23. 23. Vernacular Spellings • In print and on the Internet, English often comes with non-standard spellings that may indicate colloquial or non-standard pronunciation (e.g. gimme) or may serve as purely visual distinction (eye dialect).
  24. 24. Vernacular spelling patterns The following vernacular spelling patterns are common in various countries: • participial suffix -in' (e.g. livin', movin', rockin') • reductions, assimilations (e.g. wanna, ya, mo') • noun plural ending -a/-ah instead of -er (e.g. brotha, sistah) • noun plural ending -z for -s (e.g. newz, boyz, beatz, propz) • spelling variants ph and k (e.g. phat, phunky, kool, komradz) • lexical substitutions (e.g. u, 2, 4, cu la8tr)
  25. 25. Slang, Globalization and English as a Foreign Language • American slang has a global currency in youth-cultural contexts. It is not transmitted through the institutional teaching of English as a Foreign Language (EFL). Rather, it is the outcome of rapid linguistic transfer via noncurricular sources, reaching German teenagers before entering Englishlanguage dictionaries.
  26. 26. • Vernacular English has very different pragmatic and sociolinguistic values from institutional EFL. Its attractiveness rests on emotional and peer-group related values rather than purely instrumental ones, such as English as a job-related tool.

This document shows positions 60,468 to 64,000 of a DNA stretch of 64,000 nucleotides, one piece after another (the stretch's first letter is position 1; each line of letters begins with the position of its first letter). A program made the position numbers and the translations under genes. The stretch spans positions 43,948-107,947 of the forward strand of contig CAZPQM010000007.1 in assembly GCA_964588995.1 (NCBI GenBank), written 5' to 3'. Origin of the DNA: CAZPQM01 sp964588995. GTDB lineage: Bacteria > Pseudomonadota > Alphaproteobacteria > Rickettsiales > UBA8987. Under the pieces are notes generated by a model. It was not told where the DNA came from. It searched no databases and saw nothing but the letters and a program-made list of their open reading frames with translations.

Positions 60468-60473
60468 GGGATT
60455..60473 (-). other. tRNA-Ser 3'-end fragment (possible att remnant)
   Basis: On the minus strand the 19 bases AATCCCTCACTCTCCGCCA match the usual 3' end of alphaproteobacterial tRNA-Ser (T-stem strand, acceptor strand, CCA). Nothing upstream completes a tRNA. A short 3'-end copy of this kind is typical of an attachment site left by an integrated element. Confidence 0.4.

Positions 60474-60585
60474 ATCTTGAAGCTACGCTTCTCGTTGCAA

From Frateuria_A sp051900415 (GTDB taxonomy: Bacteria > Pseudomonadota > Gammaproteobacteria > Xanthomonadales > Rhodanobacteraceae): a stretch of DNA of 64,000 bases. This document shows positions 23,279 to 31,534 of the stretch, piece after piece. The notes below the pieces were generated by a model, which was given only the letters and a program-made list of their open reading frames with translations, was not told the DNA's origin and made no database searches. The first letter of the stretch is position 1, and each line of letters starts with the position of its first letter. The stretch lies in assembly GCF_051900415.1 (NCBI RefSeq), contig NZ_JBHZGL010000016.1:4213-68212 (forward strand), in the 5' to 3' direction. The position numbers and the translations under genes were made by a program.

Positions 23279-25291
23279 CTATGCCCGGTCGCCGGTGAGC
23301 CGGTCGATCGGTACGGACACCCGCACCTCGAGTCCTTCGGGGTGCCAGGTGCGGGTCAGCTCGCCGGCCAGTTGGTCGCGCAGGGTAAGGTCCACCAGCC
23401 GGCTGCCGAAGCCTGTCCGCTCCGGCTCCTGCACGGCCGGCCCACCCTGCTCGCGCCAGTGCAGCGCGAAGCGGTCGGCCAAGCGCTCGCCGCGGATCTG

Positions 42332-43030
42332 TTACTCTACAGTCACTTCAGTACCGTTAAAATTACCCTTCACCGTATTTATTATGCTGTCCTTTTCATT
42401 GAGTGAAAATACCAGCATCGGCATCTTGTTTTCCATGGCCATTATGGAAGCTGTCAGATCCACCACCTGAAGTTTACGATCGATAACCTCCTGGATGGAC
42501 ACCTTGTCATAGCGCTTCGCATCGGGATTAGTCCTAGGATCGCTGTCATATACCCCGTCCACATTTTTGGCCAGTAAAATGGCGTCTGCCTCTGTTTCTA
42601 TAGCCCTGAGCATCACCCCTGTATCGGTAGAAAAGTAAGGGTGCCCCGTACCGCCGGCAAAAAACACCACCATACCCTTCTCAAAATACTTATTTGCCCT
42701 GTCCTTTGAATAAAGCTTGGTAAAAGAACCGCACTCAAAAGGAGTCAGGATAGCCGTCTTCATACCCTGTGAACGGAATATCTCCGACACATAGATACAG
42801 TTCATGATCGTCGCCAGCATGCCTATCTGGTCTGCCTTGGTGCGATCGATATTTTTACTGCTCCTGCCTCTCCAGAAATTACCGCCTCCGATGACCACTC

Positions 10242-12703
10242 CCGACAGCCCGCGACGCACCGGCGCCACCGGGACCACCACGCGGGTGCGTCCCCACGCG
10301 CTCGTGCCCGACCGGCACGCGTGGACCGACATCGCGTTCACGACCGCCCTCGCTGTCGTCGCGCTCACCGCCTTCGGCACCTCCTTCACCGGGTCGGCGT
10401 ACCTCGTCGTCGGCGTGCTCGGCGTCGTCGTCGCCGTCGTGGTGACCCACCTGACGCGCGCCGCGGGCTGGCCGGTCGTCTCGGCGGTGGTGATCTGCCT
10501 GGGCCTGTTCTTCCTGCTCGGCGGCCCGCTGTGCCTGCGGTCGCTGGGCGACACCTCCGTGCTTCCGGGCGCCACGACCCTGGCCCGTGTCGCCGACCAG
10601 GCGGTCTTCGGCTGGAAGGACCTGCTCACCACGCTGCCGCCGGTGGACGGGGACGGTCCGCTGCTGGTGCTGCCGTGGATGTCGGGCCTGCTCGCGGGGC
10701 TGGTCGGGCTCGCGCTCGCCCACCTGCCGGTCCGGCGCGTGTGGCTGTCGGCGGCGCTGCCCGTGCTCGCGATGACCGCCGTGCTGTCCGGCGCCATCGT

27. 27. • However, American slang does not threaten institutional EFL. The relationship is best viewed as complementary, both linguistically and in terms of language attitudes. • Knowledge of slang extends the knowledge of English with respect to particular semantic fields and speech styles.
  28. 28. • Although slang could never substitute for EFL in its instrumental value, it clearly connects foreign-language learning with adolescent cultural experience.
  29. 29. http://static.guim.co.uk/sysimages/Guardian/Pix/pictures/2013/10/15/1381846339419/school-ban-slang-words006.jpg
  30. 30. Valleyspeak • http://cfile7.uf.tistory.com/image/25207636519FA4A82D92B5
  31. 31. http://language-dossier.webs.com/americanslangvalspeak.htm
  32. 32. http://language-dossier.webs.com/americanslangvalspeak.htm
  33. 33. http://www.wikihow.com/Talk-Like-a-Valley-Girl • http://www.wikihow.com/Talk-Like-a-Valley-Girl
  34. 34. Slang • Watch short clip • https://www.youtube.com/watch? v=ztR8iy6-py0
  35. 35. http://www.alphadictionary.com/slang/K.html